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Rapid response teams needed to curb violence at Vietnam hospitals

Wednesday, December 10, 2014, 18:14 GMT+7
Rapid response teams needed to curb violence at Vietnam hospitals
Security guards are seen in front of the emergency department of the Nhan Dan Gia Dinh Hospital in Binh Thanh District, Ho Chi Minh City.

Rapid response teams should be set up in hospitals to prevent increasing waves of violence against health workers, while doctors should improve their medical ethics, a senior health official at the Vietnamese Ministry of Health has suggested.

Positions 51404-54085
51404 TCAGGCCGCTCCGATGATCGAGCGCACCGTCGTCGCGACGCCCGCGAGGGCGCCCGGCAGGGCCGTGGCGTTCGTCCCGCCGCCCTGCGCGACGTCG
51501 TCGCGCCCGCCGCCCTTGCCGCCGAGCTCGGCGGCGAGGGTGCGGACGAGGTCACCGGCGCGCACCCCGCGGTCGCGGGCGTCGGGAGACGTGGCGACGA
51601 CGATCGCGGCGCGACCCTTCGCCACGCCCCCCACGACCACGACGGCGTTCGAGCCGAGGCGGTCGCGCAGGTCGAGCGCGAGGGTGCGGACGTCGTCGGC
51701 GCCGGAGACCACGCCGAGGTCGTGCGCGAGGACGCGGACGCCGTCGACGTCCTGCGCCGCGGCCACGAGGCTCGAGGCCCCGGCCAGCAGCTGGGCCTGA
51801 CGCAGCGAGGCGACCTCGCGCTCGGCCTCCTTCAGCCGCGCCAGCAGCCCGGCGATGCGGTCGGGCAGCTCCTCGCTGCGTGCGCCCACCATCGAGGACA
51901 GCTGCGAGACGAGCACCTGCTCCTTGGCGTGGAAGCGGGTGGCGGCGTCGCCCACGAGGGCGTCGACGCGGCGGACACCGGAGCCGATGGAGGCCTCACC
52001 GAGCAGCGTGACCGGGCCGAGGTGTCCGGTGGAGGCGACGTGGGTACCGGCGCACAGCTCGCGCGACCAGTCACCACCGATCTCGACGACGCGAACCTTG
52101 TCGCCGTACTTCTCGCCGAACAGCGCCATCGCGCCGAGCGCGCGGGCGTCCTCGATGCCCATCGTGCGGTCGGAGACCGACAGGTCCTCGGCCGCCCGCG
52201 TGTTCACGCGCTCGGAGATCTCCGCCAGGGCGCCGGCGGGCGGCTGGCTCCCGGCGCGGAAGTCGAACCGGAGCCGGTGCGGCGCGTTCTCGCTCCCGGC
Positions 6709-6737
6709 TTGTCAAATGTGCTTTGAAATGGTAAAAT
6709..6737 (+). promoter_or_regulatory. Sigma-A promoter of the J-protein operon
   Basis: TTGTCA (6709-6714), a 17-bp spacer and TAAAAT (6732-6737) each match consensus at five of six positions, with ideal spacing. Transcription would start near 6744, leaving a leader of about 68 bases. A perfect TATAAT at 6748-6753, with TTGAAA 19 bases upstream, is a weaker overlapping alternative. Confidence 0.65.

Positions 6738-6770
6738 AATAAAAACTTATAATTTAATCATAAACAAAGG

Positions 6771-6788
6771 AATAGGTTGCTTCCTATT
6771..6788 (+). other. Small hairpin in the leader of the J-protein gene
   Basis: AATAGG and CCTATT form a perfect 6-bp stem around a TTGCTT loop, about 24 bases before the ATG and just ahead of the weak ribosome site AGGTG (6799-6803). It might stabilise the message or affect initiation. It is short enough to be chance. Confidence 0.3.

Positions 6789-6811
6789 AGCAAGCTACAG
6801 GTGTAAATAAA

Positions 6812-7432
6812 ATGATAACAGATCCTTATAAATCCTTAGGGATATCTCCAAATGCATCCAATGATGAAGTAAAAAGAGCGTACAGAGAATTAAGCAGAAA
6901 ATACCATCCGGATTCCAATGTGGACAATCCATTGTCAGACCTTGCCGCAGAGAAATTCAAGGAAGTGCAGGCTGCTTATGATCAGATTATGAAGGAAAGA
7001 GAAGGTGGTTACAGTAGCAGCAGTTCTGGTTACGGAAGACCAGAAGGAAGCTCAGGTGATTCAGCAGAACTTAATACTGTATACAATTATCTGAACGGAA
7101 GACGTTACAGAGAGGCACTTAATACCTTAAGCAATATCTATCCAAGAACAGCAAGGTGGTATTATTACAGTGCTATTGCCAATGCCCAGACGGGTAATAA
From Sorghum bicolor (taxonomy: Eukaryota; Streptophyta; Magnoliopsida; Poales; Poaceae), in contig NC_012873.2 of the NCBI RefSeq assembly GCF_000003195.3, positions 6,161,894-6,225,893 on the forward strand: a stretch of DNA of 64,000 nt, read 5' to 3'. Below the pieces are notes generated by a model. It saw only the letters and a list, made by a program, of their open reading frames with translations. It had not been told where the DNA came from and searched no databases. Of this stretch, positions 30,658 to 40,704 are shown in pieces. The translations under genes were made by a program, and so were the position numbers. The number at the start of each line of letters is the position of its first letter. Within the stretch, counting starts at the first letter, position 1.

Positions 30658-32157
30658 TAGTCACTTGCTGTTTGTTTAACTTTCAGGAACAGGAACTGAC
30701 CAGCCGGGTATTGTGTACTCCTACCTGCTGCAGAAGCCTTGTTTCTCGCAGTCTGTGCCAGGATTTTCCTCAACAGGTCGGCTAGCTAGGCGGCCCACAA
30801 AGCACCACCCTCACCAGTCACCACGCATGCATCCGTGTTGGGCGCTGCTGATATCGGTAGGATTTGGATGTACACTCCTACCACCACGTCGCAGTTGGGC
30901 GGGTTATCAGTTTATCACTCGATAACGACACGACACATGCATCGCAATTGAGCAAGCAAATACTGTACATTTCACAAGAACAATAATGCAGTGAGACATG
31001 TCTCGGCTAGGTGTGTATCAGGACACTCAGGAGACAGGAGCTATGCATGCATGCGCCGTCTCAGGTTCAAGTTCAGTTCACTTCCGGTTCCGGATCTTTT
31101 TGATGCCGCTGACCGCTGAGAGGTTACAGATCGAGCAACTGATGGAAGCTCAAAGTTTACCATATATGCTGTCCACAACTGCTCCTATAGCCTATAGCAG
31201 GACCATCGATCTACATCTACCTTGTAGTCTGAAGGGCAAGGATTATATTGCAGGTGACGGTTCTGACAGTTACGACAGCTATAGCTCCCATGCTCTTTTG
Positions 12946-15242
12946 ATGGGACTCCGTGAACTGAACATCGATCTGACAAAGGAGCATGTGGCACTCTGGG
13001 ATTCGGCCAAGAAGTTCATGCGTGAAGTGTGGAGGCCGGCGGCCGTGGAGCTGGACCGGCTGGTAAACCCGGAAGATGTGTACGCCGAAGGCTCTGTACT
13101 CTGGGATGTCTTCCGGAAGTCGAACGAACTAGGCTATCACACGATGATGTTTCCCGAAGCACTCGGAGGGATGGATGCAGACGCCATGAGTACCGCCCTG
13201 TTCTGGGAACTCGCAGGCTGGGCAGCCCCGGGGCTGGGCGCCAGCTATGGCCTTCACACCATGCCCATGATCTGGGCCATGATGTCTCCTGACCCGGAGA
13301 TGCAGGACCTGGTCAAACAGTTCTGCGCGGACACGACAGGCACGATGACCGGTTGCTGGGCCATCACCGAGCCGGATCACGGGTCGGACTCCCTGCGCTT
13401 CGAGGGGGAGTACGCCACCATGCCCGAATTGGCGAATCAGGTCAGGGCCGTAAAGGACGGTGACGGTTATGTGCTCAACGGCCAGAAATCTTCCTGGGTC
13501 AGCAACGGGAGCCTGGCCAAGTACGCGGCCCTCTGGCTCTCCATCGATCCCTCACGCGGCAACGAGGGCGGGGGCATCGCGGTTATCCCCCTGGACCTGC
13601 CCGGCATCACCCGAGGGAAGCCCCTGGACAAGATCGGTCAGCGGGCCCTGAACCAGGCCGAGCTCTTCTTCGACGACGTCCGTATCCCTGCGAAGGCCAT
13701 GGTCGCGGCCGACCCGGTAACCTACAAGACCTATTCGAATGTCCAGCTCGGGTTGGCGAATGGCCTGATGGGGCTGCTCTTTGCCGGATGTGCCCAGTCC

>> Ho Chi Minh City OK’s construction of 1,000-bed pediatrics hospital with helipad Dr. Nguyen Trong Khoa, deputy director of the ministry’s Medical Examination and Treatment Department, made the suggestion at a seminar on jointly held by the department and Lao Dong (Labor) newspaper in Hanoi on Tuesday to discuss measures to protect heath workers against violence. The suggestion came after statistics delivered at the seminar showed that from last year up to date, 14 assaults against doctors and other health workers by patients’ relatives have occurred in many hospitals across the country. Such assaults happened after the deaths of patients who were childbearing women or who died of other causes during their treatment at hospitals, the department said. In these cases, relatives of the deceased attributed the deaths to malpractice or otherwise faults of doctors and health workers at the hospitals where their relatives had been treated.  The most recent case occurred at the Ninh Binh Obstetrics and Pediatrics Hospital in the northern province of Ninh Binh in late November, when hundreds of people flocked to and besieged the hospital following the death of a 38-year-old pregnant woman. The angry crowds claimed that the death had been caused by the hospital’s faults and requested that the hospital’s management clarify the mortality cause and bear responsibility for it. Local police have been deployed to the hospital to keep security and order and dismiss the crowd. Also in late last month, a similar case happened at the health center in Lien Giang Commune, Dong Hung District, northern Thai Binh province, after a woman died due to a complication during birth giving. In July 2014, relatives of a patient beat doctors and health workers at Hanoi-based Bach Mai Hospital. In Ho Chi Minh City, a man recently brought a knife – used for extracting rubber resin – to the Pediatrics Hospital 2 demanding a clear explanation about the death of his 5-month son, who was said by doctors to have died of a disease that no doctors, both in Vietnam and the world, could cure. “Both the quantity and the seriousness of such attacks are on the rise, worrying and discouraging many doctors and health workers” Khoa said.Improving security, promoting medical ethics Such attacks not only cause injuries to health workers but also interrupt the process of examination and treatment at hospitals, posing danger to patients who are under treatment there, said Dr. Nguyen Van Chi, deputy head of the A9 Department at Bach Mai Hospital. Therefore, hospitals should arrange security guard around the clock. They should also set up and train fast response teams to handle any chaos or security incidents at any time, Dr. Khoa said. Many health officials shared the same opinion that attackers on health workers will be punished for their illegal acts, but doctors and health staffers at hospitals should also make self-criticism. “Cast not the first stone,” Dr. Khoa said. “Reproach yourself first before you reproach others.” First of all, doctors and health workers should improve their medical ethics, which is shown through their contact with patients and patients’ relatives during the process of examination and treatment, Dr. Khoa said. “We are giving treatment and care to patients, not simply dealing with a disease. So we should consider patients the central of our operation, and the safety of patients must be put above all things else.” Professor Tran Quy, director of Bach Mai Hospital, said that medical malpractice and complications during the treatment of patients have led to negative, even extreme, responses from their relatives. Medical malpractice is a global issue, which can occur anywhere and anytime, Prof. Quy said. “The issue here is that we should not hide or cover up doctors’ malpractice, but should set up a mechanism to detect and report such incidents so that they can be handled timely and effectively,” he added.

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